The following is a press release issued by the Mendocino County District Attorney’s Office:
In 2013, two men were convicted in the Mendocino County Superior Court of stealing large quantities of copper wiring from Willits Redwood Company. They were stealing the copper and selling it to recycling centers for pennies on the dollar for money to purchase drugs.
One of the men was eventually ordered to pay $18,300 in restitution back to Willits Redwood Company. The legal rate of interest was also ordered, meaning any unpaid principal would grow at a non-compounded rate of 10% per annum.
Defendant Logan Wade Sperling, now age 37, of Belmont, was one of the two men convicted of felony-level copper theft and the man ordered to pay restitution to the victim.
Moving ahead to 2020, defendant Sperling contacted an Internet law firm based in Texas to see about having his felony conviction reduced to a misdemeanor and expunged (dismissed) based on Sperling’s alleged full compliance between 2013 and 2018 with all terms and conditions of his now-expired supervised probation.
As part of the legal documents filed by Sperling and his attorneys, a declaration was submitted signed by Sperling under penalty of perjury claiming he had paid all of the restitution in full.
And therein lies the rub. Despite being employed in the Bay Area, Sperling had never paid even a penny towards the restitution, and $1,830 in interest had been added (and is still being added) every year to his outstanding debt.
As of Friday, the restitution debt casting a dark cloud over Sperling’s financial and legal head has grown to $32,940 ($18,300 in principal and $14,640 in interest).
Following a law enforcement investigation, a perjury charge was filed in 2020 by the DA against Sperling and his case was heading for trial this coming Monday.
To avoid that jury trial, defendant Sperling plead guilty Friday afternoon to perjury by declaration, a felony.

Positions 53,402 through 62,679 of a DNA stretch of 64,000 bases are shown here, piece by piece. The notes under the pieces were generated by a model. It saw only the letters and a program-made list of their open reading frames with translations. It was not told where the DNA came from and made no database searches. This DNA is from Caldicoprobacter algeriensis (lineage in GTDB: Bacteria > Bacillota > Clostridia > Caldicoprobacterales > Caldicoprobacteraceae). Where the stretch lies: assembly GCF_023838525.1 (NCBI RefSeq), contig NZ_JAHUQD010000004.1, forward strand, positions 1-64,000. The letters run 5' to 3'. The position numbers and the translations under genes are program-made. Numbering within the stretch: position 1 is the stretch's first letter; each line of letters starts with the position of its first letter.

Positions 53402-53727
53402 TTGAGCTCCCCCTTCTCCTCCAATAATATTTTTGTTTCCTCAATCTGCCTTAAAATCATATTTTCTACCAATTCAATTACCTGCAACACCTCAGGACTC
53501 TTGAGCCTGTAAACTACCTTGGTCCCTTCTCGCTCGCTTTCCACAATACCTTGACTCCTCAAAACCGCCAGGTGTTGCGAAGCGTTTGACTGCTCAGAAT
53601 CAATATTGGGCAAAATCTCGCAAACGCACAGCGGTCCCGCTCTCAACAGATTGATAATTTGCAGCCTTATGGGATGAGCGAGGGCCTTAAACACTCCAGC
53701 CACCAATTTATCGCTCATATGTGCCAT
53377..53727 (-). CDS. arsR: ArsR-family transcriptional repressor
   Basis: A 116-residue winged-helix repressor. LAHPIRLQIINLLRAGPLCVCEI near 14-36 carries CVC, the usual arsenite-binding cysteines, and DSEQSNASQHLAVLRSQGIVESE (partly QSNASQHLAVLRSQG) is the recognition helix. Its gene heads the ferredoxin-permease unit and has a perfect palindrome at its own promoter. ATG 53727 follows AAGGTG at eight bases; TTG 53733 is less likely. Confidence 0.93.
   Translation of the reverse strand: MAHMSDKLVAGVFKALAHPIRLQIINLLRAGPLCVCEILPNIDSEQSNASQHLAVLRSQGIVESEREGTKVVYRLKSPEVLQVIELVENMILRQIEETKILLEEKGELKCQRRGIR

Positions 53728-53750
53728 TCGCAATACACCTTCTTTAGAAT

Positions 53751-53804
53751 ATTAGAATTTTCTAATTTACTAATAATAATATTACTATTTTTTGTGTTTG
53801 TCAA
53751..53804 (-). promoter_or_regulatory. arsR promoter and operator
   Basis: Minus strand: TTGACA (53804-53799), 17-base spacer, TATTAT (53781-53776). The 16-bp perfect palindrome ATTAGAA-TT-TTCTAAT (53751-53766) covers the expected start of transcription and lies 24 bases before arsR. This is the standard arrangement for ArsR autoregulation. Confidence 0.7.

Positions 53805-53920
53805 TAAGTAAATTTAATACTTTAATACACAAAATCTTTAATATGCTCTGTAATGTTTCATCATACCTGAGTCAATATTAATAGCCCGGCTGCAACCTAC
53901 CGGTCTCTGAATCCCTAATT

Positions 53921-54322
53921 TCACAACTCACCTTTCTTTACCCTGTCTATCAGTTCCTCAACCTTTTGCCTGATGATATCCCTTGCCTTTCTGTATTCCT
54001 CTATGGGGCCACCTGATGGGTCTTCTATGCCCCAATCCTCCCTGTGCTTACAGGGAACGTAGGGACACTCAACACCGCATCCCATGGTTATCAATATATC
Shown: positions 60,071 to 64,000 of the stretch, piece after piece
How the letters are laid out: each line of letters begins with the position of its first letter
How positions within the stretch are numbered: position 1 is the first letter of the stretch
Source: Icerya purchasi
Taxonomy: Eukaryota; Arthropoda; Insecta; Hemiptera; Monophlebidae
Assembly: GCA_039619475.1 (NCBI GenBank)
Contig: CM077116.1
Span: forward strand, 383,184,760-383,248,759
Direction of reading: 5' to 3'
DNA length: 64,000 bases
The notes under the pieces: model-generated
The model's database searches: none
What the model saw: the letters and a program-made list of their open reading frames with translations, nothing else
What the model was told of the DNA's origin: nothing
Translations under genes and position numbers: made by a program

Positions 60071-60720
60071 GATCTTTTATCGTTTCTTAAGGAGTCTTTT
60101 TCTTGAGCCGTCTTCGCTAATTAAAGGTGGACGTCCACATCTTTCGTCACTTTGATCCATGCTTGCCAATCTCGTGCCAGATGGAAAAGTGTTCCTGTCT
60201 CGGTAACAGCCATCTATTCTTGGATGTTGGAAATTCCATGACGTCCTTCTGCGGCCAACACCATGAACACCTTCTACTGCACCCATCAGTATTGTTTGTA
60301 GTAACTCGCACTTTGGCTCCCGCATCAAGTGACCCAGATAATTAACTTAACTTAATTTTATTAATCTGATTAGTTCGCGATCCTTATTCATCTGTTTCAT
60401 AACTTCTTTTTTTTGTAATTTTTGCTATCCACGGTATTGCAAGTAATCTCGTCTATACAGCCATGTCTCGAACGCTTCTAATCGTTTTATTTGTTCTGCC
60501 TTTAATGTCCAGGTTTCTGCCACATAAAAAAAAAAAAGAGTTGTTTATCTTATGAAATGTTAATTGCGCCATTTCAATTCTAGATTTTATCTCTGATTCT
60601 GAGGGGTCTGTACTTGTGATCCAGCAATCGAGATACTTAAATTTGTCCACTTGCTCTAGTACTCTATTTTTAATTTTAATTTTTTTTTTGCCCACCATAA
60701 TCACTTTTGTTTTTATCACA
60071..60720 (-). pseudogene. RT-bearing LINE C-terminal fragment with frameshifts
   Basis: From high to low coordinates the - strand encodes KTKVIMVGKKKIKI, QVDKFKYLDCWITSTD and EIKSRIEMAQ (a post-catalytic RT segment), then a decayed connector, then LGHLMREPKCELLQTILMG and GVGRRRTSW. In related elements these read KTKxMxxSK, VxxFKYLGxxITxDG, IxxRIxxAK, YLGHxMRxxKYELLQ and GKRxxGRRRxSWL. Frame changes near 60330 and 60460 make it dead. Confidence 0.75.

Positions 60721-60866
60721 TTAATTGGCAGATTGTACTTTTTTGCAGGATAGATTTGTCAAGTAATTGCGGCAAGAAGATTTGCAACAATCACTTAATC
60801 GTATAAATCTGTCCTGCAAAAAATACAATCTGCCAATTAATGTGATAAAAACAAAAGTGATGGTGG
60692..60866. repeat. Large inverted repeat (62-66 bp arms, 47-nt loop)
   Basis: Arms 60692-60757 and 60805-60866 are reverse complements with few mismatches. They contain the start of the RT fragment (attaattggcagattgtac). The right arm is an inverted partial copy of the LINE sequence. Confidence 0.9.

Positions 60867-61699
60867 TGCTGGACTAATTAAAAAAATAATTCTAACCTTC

From the very beginning, Sperling blamed the law firm for a drafting error in the declaration that he admitted signing under penalty of perjury.
However, Sperling testified at a prior hearing that when he received the declaration from the out-of-state law firm, he simply signed and returned it without reading any of the words in the declaration, including that he was signing under penalty of perjury. He admitted he did not make sure the words attributed to him were true and accurate.
Unfortunately for the defendant, California law is settled that when a person signs a declaration under penalty of perjury, without qualification, that information therein is true, but he or she does not know whether or not the information is in fact true, the making of that declaration is the same as making a declaration that the person knows is false.
The defendant’s case has now been referred to the Adult Probation Department for a background investigation and sentencing recommendation. He will be back in court in June for his sentencing hearing.
The law enforcement agency that investigated this case was the District Attorney’s own Bureau of Investigations.
The attorney handling the prosecution of Sperling is District Attorney David Eyster.
DA Eyster commented late Friday afternoon, “It is extremely important for clients to read and affirmatively approve the language used in all legal documents that are drafted on one’s behalf by law firms.
“When the available evidence is sufficient, my attorneys and I have been – and will continue – to file criminal charges against those who submit false testimony in court proceedings. It doesn’t take a genius to know that lying under oath disrupts the judicial process and puts into question the veracity of legal outcomes.”